LTDO Heartworm Feature with Dr. Elad Rosenfeld OVC Grad

Oct 23, 2023

After a long, particularly isolating winter, warmer days have been more than welcome. The thought of being outside more and enjoying some fresh air is downright critical for us, and our dogs. But the onset of Spring and Summer is also a reminder for pet owners to begin a really important annual process – heartworm prevention.

Temperatures matter when it comes to heartworm, a life-threatening condition transmitted by mosquitoes in which worms develop around the animal’s heart. Actually, the temperature that we need to be most aware of is 14 degrees Celsius. When both the days and nights are consistently at that mark or above, the heartworm threat for your dogs is real.

“That’s the temperature the larvae need in order to be infective,” says Dr. Elad Rosenfeld, a Guelph resident, and veterinarian at Preston Animal Clinic in Cambridge. “Between June and November, and maybe into December, mosquitoes can continue to transmit the disease.

“So between that time frame, we want to cover them with preventatives.

The effects of a dog (and in rare cases, cats) suffering from heartworm are horrendous. As larvae travel through the bloodstream to major vessels and large arteries, the worms can reproduce. This puts enormous stress on the heart, expanding the arteries and weakening the heart muscle. Symptoms would be similar to those of a human in congestive heart failure – coughing, shortness of breath, and exercise intolerance.

“The worms can cause clots and blockages, and potentially death,” says Dr. Rosenfeld. “The greater the burden of worms, the higher the risk. And once you have a large burden, it’s a different ballgame.”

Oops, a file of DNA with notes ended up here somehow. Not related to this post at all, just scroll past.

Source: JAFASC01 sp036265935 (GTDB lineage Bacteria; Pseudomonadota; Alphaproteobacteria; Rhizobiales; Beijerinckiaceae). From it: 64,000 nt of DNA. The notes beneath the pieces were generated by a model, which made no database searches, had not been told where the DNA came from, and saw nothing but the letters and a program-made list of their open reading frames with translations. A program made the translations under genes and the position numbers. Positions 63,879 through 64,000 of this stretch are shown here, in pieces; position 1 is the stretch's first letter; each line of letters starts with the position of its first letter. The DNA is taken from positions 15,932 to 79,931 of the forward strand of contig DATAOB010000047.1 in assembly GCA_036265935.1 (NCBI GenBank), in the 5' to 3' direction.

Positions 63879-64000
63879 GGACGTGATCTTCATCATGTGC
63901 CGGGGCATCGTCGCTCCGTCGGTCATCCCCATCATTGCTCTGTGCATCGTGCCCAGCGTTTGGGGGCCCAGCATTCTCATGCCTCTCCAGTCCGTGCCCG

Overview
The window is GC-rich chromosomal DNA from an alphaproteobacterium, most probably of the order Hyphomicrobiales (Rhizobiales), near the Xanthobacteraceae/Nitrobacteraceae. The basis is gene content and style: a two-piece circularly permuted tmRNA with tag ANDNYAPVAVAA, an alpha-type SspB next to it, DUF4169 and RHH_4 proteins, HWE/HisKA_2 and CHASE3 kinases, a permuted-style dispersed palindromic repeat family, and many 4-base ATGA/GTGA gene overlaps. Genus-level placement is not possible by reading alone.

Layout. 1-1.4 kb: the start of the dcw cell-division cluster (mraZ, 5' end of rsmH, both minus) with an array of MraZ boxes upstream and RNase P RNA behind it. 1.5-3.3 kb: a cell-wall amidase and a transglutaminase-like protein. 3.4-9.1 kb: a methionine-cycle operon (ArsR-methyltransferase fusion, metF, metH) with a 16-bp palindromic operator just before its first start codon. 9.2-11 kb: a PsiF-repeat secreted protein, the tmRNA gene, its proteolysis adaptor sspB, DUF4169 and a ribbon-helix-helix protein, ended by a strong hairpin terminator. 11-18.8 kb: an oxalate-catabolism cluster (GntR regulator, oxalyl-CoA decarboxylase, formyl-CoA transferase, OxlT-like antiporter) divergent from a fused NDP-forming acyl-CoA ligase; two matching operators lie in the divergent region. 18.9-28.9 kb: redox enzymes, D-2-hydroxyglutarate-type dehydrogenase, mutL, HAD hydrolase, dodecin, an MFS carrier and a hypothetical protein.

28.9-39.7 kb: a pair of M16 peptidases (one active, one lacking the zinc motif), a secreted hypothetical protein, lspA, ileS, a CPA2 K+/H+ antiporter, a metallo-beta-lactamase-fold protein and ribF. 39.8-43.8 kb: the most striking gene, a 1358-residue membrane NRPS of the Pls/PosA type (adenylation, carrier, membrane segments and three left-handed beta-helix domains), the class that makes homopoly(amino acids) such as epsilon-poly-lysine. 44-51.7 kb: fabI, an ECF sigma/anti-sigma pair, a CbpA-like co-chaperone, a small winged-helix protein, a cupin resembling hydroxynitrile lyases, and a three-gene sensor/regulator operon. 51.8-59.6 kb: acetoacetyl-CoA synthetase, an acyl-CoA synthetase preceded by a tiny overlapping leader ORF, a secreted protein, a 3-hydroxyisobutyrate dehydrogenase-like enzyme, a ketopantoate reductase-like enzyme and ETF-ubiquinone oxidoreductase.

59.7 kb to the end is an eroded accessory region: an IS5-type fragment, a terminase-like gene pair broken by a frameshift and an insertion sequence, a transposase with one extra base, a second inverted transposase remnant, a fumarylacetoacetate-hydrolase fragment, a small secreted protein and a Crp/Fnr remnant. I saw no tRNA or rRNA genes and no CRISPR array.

Treatment at that point is both expensive and risky for the animal. The good news is that Dr. Rosenfeld doesn’t typically see a lot of dogs stricken by heartworm in that dangerous stage. And that’s because Canadians have been very diligent about the preventative measures needed to stamp out the disease. He says there is good herd immunity throughout the country’s pet population. And because it’s extremely difficult to stop your dog from getting a mosquito bite, that preventative course of medication, coupled with a blood test, is so important.

Dr. Rosenfeld encourages all owners to take their dog to their local vet to begin a personal parasite prevention program. It starts with an annual blood test, which also screens for Lyme’s disease, Anaplasmosis (a disease spread by ticks), and Ehrlichia (a bacteria also spread by ticks). Early detection leads to better treatment. And the vet can then establish what medication – taken in a monthly pill form throughout heartworm season – is best suited to your dog.

“There are some topical products on the market that claim to prevent mosquito bites but they aren’t 100 per cent effective,” says Dr. Rosenfeld. “Therefore, we choose to kill off the young larvae so that they can’t develop into the adult stage. Once the larvae are exposed to the medication, it kills them.

“Many people will say they don’t need the blood test because the prevalence is low and it’s never positive. But that test also screens for those other issues, like Lyme’s disease.”

A parasite prevention program is the smart thing to do for all dog owners. That way, you can enjoy those warm days knowing your furry loved one is safe.

“The more people who treat their dogs means the likelihood of heartworm in your area gets lower and lower,” Dr. Rosenfeld says.

Not So Fun Facts

  • Adult female heartworms can grow to a length of 10 to 12 inches, while male heartworms are 4 to 6 inches
  • Adult worms can live in a dog for up to 7 years
  • They produce microfilariae that circulate in the blood

For more information on heartworm, check out the following links: